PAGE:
March 12, 2019 Town & Country Magazine Bryan Littely
The right fencing for your farm
Whether you have a holding of a couple of acres within the town boundaries or a couple of thousand hectares, or anything in between, you will want to define your slice of land with a fence if you are to farm anything of a livestock variety.
If you’re new to the farming game and keen to dodge the description of “hobby farmer”, your approach to fencing your new loved land holding stands to define more than just the boundary to your property.
Put up the wrong fence to keep in the half a dozen Dorpers you plucked off of Gumtree - proudly advocating the advantages of not having to shear them - and you may soon find yourself referred to in Farmsville as the “Dopey Dorper” bloke from down the road.
To avoid a fencing tangle on you place, here’s four types of fencing for different purposes you can consider on your farm:
Post and Rail
Statement fencing often used to define an entrance. Four rails, evenly spaced, is a typical execution of this style and ideal for horse yards or for cattle where intent is to hold stock in higher numbers - holding yards. Often combined with cyclone or mesh fencing where mixed livestock are being farmed on smaller properties.
Common rural fencing
Most average sized farms where multiple internal paddocks are required to manage grazing and keep mixed type and age livestock separated, will use a combination of prefabricated cyclone fencing, barbed wire and plain wire. A typical fence of this nature will have permapine posts spaced about 4-5m apart, a run of barbed wire below the cyclone and a row at the top of the fence and a plain wire between the cyclone and barbed wire.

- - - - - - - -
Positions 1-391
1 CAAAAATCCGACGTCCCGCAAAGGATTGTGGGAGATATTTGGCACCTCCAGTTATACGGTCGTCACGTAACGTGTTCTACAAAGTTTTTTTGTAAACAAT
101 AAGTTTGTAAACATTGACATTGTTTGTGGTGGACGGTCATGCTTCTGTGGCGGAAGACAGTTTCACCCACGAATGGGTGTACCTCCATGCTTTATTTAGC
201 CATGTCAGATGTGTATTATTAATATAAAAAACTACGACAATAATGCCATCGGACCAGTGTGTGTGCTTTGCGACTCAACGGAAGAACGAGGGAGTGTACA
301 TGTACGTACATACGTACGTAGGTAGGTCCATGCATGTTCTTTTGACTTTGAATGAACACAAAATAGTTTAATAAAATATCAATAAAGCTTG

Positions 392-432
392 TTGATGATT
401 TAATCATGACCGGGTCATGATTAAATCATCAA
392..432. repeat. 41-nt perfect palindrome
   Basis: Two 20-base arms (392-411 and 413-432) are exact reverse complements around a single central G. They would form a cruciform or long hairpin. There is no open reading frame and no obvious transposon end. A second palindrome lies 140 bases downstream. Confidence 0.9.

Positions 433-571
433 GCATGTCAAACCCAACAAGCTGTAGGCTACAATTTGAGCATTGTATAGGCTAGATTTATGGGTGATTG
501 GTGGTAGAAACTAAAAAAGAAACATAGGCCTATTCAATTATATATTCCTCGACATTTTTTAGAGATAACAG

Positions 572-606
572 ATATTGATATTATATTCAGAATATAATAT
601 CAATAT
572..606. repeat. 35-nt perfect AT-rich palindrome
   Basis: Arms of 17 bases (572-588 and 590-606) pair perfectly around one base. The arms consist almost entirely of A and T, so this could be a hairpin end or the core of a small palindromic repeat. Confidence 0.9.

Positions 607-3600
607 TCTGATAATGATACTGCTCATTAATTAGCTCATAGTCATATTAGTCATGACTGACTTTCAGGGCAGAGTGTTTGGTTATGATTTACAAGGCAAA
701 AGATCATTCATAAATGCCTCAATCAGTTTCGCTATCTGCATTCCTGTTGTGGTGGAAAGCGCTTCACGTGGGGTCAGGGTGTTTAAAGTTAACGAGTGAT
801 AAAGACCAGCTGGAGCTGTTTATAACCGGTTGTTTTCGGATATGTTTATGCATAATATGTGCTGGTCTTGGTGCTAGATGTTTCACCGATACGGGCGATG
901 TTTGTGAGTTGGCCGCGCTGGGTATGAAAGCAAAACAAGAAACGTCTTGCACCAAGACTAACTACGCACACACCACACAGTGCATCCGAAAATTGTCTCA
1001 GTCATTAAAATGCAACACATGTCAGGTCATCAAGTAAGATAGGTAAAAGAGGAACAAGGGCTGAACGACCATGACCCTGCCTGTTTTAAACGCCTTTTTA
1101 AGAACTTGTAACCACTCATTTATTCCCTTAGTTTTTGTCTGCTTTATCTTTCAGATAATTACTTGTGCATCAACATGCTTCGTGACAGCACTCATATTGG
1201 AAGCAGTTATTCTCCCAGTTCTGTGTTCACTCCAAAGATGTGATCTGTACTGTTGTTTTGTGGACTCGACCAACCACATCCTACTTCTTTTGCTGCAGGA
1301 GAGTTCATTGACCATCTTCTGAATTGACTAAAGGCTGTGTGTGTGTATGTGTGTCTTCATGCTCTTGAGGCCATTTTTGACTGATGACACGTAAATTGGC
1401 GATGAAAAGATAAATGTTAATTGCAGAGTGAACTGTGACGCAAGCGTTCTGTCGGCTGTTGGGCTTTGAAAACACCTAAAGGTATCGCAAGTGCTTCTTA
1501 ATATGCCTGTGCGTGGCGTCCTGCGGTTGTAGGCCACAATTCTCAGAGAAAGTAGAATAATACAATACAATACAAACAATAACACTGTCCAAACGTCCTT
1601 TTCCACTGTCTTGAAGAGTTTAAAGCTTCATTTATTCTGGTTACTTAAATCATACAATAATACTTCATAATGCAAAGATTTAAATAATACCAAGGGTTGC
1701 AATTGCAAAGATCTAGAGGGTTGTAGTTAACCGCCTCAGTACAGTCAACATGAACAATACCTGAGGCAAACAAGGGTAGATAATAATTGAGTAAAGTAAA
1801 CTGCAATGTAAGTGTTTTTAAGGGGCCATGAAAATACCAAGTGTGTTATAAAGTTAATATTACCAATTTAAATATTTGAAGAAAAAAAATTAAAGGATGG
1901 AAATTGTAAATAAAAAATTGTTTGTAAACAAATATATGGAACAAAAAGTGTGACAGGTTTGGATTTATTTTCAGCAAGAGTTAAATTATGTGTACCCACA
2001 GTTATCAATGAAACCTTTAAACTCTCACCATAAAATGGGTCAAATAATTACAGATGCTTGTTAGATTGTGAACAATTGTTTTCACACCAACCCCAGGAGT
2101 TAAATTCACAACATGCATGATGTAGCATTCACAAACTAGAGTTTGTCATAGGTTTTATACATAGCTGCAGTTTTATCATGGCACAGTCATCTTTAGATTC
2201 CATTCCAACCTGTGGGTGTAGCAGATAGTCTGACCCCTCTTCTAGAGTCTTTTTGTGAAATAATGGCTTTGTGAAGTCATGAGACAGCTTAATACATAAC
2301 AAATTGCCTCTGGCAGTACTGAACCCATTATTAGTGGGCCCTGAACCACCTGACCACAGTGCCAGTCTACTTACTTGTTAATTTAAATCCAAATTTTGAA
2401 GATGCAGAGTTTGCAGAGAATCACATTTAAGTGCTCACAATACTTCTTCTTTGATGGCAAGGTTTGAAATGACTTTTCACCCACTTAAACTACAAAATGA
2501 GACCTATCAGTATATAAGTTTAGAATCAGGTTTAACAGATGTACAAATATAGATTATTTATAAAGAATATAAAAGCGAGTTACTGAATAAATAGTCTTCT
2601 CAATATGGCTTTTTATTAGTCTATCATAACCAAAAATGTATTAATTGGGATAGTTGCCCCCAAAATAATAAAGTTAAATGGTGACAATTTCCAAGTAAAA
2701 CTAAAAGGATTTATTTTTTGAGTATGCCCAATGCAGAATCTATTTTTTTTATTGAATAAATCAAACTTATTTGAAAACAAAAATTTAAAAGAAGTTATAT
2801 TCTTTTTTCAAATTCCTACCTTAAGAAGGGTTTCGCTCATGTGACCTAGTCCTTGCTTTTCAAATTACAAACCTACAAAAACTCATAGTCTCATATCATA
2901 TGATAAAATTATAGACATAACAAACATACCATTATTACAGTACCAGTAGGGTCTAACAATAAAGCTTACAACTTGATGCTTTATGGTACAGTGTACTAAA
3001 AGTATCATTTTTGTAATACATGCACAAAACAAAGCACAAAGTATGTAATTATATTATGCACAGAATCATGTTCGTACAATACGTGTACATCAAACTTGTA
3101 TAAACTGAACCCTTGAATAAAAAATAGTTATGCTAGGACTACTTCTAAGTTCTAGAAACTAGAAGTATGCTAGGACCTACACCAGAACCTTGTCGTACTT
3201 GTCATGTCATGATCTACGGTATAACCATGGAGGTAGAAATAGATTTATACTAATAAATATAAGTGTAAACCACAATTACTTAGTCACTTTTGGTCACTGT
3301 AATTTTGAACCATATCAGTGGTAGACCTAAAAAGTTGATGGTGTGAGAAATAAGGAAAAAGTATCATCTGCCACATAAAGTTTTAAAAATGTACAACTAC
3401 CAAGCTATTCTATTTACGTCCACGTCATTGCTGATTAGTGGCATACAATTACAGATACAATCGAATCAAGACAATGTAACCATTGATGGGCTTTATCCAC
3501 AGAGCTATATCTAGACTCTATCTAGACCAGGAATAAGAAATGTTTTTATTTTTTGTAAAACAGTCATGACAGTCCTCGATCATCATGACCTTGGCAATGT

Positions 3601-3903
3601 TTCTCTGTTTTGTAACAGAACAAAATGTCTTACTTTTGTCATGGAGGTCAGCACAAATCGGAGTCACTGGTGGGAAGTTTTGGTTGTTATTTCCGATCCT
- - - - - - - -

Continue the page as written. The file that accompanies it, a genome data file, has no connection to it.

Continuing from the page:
FENCED IN: Whether you are building new, replacing or repairing, it is important to fence right for the livestock you intend to run.
While it is desirable to keep your livestock under control within your property, it is essential to keep your livestock within your property. A decent investment in your boundary fencing may save you plenty in the long run when you avoid stock losses, or worse. Additional barbed wire, thicker guage wire and Ringlock cyclone fencing all should be considered. Treated timber is a popular choice because of its resistance to termites and while steel is great in high fire risk areas and is can be installed without using a tractor.
Because just about every New to Country farmer “needs” an alpaca. Fencing for alpacas has its challenges - electric fencing is not often effective due to their fleece, barbed wire proves harmful. Cyclone wire or multiple close strands of plain wire, both strained tight, is the best option. The bottom wire must be no more than 15cm from the ground.
While farming fencing is not exactly a science, planning will save you headaches and money in the long run.